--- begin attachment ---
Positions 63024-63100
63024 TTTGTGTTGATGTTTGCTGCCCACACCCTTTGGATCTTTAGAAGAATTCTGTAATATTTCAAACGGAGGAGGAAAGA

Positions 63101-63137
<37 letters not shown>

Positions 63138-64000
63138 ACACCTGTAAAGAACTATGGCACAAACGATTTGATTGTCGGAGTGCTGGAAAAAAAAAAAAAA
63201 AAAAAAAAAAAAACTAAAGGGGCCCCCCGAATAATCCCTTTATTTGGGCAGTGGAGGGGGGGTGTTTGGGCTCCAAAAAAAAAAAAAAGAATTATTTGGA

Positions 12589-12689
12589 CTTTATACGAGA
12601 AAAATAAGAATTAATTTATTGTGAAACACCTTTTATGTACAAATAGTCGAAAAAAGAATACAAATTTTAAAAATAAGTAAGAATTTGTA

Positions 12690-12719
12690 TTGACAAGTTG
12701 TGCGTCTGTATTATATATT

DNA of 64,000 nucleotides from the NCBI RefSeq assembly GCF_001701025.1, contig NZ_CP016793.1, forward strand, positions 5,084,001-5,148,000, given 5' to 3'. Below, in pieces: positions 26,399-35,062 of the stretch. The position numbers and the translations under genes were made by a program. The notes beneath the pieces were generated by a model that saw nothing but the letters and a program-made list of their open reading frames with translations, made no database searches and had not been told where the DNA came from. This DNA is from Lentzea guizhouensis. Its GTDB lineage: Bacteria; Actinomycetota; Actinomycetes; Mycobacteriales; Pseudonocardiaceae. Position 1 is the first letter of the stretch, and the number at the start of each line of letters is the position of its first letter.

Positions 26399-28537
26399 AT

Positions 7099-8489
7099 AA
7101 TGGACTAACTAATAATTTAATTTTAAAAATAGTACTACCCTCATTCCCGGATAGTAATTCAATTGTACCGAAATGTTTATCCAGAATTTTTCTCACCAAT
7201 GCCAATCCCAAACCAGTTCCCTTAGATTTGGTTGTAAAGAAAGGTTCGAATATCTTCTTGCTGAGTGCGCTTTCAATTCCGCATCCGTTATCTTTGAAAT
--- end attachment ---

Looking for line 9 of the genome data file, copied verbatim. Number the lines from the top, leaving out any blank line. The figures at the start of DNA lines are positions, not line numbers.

12589 CTTTATACGAGA